The Case for Auditing the Federal Reserve Bank Is Obvious: "The Results ... Would Go a Long Way toward Answering the Ultimate Question about the Fed's Did It Make the Overall Economic Situation Than It Would Have Been Otherwise?"

By Kling, Arnold | USA TODAY, July 2010 | Go to article overview
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The Case for Auditing the Federal Reserve Bank Is Obvious: "The Results ... Would Go a Long Way toward Answering the Ultimate Question about the Fed's Did It Make the Overall Economic Situation Than It Would Have Been Otherwise?"


Kling, Arnold, USA TODAY


THE FEDERAL RESERVE significantly has altered the procedures and goals that it had followed for decades. It has more than doubled its balance sheet, paid interest to banks on reserves held as deposits with the Fed, made decisions about which institutions to prop up and which should be allowed to fail, invested in assets that expose taxpayers to large losses, and raised questions about how it will avoid inflation despite an unprecedented increase in the monetary base. We should document why the Fed took each step, what the expected results were, and whether those results were achieved. However, not many congressional colleagues support the bill of Rep. Ron Paul (R.-Tex.) calling for an audit of the Fed. Remarkably, there is significant opposition to such oversight, and the political prospects for undertaking such an audit are relatively bleak.

Although audit opponents express concern over keeping the monetary authority insulated from political pressure to inflate, one could argue that the larger threat to Fed independence comes via its departure from standard operating procedures. How did Fed officials undertake determining whether this primarily was a liquidity or primary crisis? The profit or loss of the Fed's investments would provide a very helpful indicator of whether the Fed's actions served the economy as a whole or merely transferred wealth from ordinary taxpayers to bank shareholders.

In congressional testimony on July 21,2009, Federal Reserve Board Chairman Ben Bernanke stated: "The Congress has recently discussed proposals to expand the audit authority of the GAO [Government Accountability Office] over the Federal Reserve. As you know, the Federal Reserve is already subject to frequent reviews by the GAO. The GAO has broad authority to audit our operations and functions. The Congress recently granted the GAO new authority to conduct audits of the credit facilities extended by the Federal Reserve to 'single and specific' companies under the authority provided by section 13(3) of the Federal Reserve Act, including the loan facilities provided to, or created for, American International Group [AIG] and Bear Steams. The GAO and the Special Inspector General have the right to audit our TALF [Term Asset-Backed Securities Loan Facility] program, which uses funds from the Troubled Assets Relief Program.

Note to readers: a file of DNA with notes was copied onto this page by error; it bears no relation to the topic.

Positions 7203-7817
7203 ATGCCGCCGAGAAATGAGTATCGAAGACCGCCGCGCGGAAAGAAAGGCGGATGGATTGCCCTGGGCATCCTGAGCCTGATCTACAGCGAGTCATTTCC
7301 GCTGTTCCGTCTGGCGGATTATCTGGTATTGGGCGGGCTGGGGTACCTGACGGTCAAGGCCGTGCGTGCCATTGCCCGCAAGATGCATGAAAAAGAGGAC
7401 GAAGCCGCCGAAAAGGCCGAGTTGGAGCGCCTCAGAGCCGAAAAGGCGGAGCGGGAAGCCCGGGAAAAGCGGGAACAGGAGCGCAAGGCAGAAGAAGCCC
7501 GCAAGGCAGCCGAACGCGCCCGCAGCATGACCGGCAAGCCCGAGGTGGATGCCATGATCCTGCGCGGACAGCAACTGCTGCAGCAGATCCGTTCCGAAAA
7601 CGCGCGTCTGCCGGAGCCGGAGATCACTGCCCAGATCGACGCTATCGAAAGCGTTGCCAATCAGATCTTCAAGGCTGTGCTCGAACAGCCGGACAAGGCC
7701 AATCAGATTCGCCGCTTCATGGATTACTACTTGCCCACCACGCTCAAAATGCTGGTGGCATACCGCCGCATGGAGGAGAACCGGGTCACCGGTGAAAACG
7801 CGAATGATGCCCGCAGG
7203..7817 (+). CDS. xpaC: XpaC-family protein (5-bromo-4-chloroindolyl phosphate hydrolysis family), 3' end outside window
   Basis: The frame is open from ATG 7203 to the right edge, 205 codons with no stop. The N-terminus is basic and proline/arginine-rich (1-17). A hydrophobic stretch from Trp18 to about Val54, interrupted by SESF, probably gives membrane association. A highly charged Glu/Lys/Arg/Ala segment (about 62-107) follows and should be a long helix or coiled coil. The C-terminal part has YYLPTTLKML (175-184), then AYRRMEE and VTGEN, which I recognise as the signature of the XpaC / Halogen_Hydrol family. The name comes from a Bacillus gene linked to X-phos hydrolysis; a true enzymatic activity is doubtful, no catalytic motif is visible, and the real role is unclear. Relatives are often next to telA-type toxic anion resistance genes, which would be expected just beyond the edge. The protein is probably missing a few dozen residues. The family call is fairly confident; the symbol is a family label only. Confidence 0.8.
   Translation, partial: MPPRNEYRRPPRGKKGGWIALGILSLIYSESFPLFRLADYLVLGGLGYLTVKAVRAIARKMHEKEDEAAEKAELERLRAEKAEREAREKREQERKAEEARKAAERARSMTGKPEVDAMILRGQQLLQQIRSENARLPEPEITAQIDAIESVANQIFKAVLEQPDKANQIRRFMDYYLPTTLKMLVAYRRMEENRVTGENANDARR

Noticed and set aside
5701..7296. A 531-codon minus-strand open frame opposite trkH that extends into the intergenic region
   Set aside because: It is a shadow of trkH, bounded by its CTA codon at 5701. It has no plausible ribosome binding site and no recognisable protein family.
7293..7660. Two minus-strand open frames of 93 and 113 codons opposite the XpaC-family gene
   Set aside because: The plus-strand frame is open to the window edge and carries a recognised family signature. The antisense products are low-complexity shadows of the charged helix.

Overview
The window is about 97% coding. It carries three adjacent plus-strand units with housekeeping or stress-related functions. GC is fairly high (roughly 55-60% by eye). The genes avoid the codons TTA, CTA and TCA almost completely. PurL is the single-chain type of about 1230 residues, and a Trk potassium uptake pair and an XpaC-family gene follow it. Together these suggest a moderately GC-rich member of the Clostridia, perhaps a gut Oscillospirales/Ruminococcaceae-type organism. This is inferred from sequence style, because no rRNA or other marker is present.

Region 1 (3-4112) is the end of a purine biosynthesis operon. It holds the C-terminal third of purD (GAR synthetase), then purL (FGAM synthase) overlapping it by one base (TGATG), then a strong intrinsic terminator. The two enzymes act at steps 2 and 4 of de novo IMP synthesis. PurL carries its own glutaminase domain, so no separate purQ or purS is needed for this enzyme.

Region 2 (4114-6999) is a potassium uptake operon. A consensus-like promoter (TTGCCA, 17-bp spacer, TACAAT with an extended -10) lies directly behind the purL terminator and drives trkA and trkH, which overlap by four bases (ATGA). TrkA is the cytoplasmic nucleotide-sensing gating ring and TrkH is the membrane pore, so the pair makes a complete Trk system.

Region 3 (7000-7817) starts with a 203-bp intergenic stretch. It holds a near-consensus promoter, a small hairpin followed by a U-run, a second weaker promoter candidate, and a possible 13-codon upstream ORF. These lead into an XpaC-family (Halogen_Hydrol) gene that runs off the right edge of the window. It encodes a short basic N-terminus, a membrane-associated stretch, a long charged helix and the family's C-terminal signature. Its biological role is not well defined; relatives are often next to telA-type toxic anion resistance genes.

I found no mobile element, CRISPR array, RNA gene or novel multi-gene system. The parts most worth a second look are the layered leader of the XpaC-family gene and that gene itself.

"The Congress, however, purposefully--and for good reason--excluded from the scope of potential GAO reviews some highly sensitive areas, notably monetary policy deliberations and operations, including open market and discount window operations. In doing so, it carefully balanced the need for public accountability with the strong public policy benefits that flow from maintaining an appropriate degree of independence for the central bank in the making and execution of monetary policy. Financial markets, in particular, likely would see a grant of review authority in these areas to the GAO as a serious weakening of monetary policy independence." Similarly, a petition signed by a broad spectrum of prestigious economists emphasizes the importance of maintaining the appearance and reality of independence of monetary policy decisions from political pressure. The petition states: "Amidst the debate over systemic regulation, the independence of U.S. monetary policy is at risk. We urge Congress and the Executive Branch to reaffirm their support for and defend the independence of the Federal Reserve System as a foundation of U.S. economic stability. There are three specific risks that must be contained.

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"First, central bank independence has been shown to be essential for controlling inflation. Sooner or later, the Fed will have to scale back its current unprecedented monetary accommodation. When the Federal Reserve judges it time to begin tightening monetary conditions, it must be allowed to do so without interference. Second, lender of last resort decisions should not be politicized.

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